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Covariant Gravitomagnetism

  1. Jan 7, 2014 #1
    Gravitomagnetism is this thing
    Like electromagnetism equations, but adapted for gravity

    The equations just like that are manifestly problematic.
    If we use four-momentum as the source( appropriate units), does the equation become covariant?
    From the covariant electromagnetism equations, we replaced one covariant four vector with an other, plus other minor changes.... It will be wierd if they are not covarint.

    the four-momentum should also include the energy/momentum from the gravitational field it self not just mater/electromagnetism.

    if not. Can we use the stress energy tensor instead?
    By grouping pressure, stress and energy density together, to form a new four vector?
    00 would be the trace T plus the shear stress.
    Pressure and stress aren't just part of the energy density? Pressure and stress aren't just macroscopic manifestations of a form of energy/momentum?

    if not, can you see an other way to make it covariant. It can't be that hard, its almost there. Its basically the electromagnetism equations.

    An other issue that is problematic, is that the hyper relativistic equations should be used instaid.
    But it must be first covariant for that.
    The level of precision is so high, that it doesn't matter if the fields are weak and with slow speeds. For example, the precession of mercury, is slow and weak field, but its an observation spanning 100 years.
    If i understand corectly, the usuall lorentz transformations are no good, because we have constant accelaration, so the generalized lorentz transformations should be used instaid.

    at least it makes more testable predictions then string theory and loop gravity combined >:P
  2. jcsd
  3. Jan 8, 2014 #2


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    While this analogy can be helpful, it can also be misleading.

    Do you mean, because they're not manifestly covariant? Would you apply the same complaint to the EM counterparts given on the same page (which are just Maxwell's Equations)? Do you realize that Maxwell's Equations *are* covariant? (See below.)

    The 4-momentum *is* the source; ##\rho_g## and ##\vec{J}_g## together form a 4-vector just as, in the EM case, ##\rho## and ##\vec{J}## together form a 4-vector. In fact, you realize this, because you go on to say:

    Then why are you asking what would change if 4-momentum were the source? As your statement just quoted indicates, and as I said above, it *is* the source.

    No, it shouldn't, for two reasons:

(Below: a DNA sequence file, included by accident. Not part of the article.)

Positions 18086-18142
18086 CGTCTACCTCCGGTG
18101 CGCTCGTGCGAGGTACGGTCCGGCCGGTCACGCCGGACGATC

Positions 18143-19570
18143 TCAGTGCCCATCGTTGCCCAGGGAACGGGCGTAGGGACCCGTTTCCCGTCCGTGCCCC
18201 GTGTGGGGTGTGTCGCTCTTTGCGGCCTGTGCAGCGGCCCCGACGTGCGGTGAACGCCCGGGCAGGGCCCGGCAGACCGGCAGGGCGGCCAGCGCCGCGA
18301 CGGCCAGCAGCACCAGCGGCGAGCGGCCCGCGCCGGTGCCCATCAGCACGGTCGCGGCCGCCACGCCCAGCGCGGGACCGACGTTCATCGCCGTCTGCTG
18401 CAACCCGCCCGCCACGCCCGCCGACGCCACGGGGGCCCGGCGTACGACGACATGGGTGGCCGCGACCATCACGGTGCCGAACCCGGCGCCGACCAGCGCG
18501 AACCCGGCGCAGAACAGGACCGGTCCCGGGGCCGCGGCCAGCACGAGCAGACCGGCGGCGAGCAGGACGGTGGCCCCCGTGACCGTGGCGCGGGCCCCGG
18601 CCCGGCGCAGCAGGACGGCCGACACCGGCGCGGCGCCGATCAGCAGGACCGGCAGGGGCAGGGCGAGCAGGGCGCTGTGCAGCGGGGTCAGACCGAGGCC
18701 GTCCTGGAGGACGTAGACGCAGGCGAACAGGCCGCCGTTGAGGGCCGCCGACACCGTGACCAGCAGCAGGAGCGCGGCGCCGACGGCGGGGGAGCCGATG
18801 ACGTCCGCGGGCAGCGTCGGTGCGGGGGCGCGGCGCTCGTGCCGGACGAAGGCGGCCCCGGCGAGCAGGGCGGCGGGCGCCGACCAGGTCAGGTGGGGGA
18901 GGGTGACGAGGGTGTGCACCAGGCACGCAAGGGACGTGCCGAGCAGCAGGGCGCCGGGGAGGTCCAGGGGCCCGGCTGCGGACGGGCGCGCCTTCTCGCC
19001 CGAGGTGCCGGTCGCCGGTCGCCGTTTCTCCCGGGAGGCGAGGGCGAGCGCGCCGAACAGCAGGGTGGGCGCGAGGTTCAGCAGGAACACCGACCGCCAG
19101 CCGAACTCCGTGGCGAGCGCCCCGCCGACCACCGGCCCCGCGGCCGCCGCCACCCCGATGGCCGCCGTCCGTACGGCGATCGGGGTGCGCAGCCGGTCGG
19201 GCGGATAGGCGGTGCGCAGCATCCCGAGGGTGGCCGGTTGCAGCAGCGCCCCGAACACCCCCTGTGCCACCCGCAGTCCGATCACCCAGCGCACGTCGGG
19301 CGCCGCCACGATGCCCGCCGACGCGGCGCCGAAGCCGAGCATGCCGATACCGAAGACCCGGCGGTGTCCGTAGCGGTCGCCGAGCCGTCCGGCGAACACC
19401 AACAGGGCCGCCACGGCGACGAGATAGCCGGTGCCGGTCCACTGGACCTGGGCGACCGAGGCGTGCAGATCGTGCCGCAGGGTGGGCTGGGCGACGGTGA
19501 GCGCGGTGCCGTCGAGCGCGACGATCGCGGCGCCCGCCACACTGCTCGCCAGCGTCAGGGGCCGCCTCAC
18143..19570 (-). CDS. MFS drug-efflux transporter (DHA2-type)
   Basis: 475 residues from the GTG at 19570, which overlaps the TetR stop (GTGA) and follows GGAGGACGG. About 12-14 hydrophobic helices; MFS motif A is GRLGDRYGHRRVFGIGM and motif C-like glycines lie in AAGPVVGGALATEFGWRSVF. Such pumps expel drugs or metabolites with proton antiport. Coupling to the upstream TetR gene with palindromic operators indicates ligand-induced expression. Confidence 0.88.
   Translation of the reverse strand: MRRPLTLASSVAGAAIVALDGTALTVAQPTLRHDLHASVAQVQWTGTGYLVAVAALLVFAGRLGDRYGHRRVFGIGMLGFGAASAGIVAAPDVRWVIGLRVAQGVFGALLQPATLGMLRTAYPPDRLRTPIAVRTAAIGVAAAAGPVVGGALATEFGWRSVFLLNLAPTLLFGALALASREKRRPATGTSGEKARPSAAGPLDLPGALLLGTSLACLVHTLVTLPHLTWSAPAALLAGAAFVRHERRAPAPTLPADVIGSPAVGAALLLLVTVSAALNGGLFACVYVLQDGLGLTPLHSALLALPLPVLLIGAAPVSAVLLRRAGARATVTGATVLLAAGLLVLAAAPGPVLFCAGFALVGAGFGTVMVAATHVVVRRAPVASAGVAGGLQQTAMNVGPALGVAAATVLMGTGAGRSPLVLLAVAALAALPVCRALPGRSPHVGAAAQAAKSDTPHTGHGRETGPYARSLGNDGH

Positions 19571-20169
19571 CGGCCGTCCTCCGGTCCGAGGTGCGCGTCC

(1) The source for Maxwell's Equations doesn't include energy and momentum in the E and B fields; it only includes the charge and current density. So by analogy, the source for the gravity equations should not either.

    (2) There is no covariant way to capture "energy/momentum in the gravitational field". (This is one aspect in which the analogy with EM does *not* work: there is a local way of capturing the energy/momentum in the EM field.) This is ultimately a consequence of the equivalence principle.

    The general formulation *does* use the SET. What is given on the Wiki page you linked to is, as the page notes, an approximation that is only valid for weak fields in an asymptotically flat spacetime.

    No, there's no such thing. You can only capture all these things in the full SET. In the weak field limit, pressure and stress are negligible compared to energy density, so they can be ignored.


    Ultimately, in ordinary matter, yes, but not in a way that adds to energy density in the SET. If you're trying to model physics at a macroscopic level, you are ignoring the microscopic phenomena (like atoms and molecules interacting at short distances) that give rise to pressure and stress.

    Also, thinking of the space-space components of the SET as "pressure and stress" works OK for ordinary matter, but there are other kinds of things that have an SET that aren't ordinary matter. For example, the SET of the electromagnetic field contains space-space components that appear the same way pressure and stress do for ordinary matter; but those components certainly don't arise as a result of short-distance interactions of atoms and molecules, since they can be present when no atoms or molecules are present, just the EM field itself.

    What does this mean?

    I don't understand what this means either.
  4. Jan 8, 2014 #3


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    A post by rpenner on this page can be helpful:

    http://lofi.forum.physorg.com/Gravitation-And-Electromagnetism_27028.html [Broken]

    You can also find the original paper by Heaviside:

    Last edited by a moderator: May 6, 2017
  5. Jan 8, 2014 #4

    I just meant that it not covariant, nothing to do with manifestly covariant. Thats a big problem. The article says its not covariant. It doesn't use the actual 4 momentum apparently, i don't see why if it makes it covariant so simply as you say.

    The source is energy momentum, its exact nature is not important, i dismiss 1 . So in the true analogy, the energy momentum of the gravitational field it self should be included one way or an other.

    If you have E and B, you should be able to deduce how much energy/momentum the field contains. Gravitomagnetism, is a flat space model. Are you sure 2 still applies? Here, gravitation, is analogous to EM, by analogy it should be able to fit in the 4momentum, like his EM counterpart.
    I guess this is a big difference with GR, what differences we'll see because of this?
    In GR, gravity is the geometry of space time, here its just an other field inside flat space, obviously they will collide.